With Trump Campaign in Crisis, GOP Worried About Down-Ballot Candidates

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House Speaker Paul Ryan of Wis. speaks with reporters on Capitol Hill in Washington, following his meeting with Republican presidential candidate Donald Trump back in May of 2016.

Donald Trump's campaign is in crisis following the release of a 2005 tape of him bragging about sexually assaulting women. Many of his fellow Republicans have pulled their endorsements, or at the very least stopped campaigning with Trump. House Speaker Paul Ryan and other GOP leaders are now scrambling to limit the fallout on the so-called down-ballot races — the other contested offices that will appear on the ballot this November.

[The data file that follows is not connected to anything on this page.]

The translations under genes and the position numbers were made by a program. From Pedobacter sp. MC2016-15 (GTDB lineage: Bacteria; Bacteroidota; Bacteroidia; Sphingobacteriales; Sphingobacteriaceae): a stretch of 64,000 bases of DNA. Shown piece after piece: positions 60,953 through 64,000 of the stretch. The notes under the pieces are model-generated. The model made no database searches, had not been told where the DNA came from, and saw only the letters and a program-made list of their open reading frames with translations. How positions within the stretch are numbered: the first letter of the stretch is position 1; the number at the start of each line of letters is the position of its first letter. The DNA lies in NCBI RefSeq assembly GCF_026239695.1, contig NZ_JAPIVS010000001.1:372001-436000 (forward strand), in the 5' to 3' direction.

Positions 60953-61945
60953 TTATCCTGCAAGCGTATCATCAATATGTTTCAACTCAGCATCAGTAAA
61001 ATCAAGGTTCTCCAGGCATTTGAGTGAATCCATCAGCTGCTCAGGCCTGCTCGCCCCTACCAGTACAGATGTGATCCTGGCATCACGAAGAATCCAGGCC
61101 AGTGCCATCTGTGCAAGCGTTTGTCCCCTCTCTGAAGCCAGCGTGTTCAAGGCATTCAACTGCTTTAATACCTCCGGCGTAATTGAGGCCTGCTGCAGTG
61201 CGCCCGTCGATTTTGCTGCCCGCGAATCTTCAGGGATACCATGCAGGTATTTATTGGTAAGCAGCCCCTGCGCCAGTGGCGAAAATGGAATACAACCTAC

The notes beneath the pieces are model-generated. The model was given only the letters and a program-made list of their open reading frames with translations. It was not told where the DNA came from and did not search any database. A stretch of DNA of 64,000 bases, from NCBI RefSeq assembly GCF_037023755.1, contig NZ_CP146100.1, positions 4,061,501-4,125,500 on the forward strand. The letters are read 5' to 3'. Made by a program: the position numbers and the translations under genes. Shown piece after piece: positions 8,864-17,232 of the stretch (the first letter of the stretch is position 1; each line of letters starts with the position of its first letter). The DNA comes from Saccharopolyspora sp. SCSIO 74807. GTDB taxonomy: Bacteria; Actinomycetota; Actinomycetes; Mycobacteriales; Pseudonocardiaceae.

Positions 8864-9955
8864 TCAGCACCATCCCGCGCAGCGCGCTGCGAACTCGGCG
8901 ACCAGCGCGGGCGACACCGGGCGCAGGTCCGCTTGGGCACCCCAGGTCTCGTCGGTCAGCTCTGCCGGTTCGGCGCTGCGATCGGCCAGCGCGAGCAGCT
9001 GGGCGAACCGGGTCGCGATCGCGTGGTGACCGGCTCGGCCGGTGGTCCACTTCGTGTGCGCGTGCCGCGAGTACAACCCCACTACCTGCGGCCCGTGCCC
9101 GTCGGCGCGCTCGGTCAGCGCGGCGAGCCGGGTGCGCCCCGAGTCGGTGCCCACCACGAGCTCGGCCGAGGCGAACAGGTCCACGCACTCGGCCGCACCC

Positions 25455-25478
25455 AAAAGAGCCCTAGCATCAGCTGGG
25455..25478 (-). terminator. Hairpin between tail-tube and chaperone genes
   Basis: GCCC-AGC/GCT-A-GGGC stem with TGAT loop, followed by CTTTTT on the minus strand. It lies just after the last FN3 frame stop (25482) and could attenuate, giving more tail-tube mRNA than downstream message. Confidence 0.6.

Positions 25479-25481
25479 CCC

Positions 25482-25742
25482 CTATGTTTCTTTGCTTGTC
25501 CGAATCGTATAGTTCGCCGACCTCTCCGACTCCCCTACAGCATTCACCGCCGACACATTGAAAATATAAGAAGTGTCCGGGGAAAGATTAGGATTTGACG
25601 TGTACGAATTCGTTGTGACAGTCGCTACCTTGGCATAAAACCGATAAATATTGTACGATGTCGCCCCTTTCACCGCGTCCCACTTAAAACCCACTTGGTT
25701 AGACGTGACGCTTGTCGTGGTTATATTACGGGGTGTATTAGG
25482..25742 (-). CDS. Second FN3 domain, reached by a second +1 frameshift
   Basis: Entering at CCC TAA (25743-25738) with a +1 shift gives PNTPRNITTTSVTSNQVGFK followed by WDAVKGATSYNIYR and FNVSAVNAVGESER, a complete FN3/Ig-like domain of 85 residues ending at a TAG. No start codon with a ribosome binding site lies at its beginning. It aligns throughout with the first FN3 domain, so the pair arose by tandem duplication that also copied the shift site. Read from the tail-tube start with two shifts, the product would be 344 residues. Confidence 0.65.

But how much are down-ballot Republicans actually affected? For more on the turmoil, WNYC's Jami Floyd spoke with Nathan Gonzales of the Rothenberg & Gonzales Political Report, a non-partisan newsletter that analyzes Congressional races across the country. 

"It's not just because people are now offended by Donald Trump," said Gonzales. "It's this weird dynamic where Republican turnout could be lower. People that are Trump supporters don't like how establishment Republicans have acted toward him, they feel like people are deserting the nominee."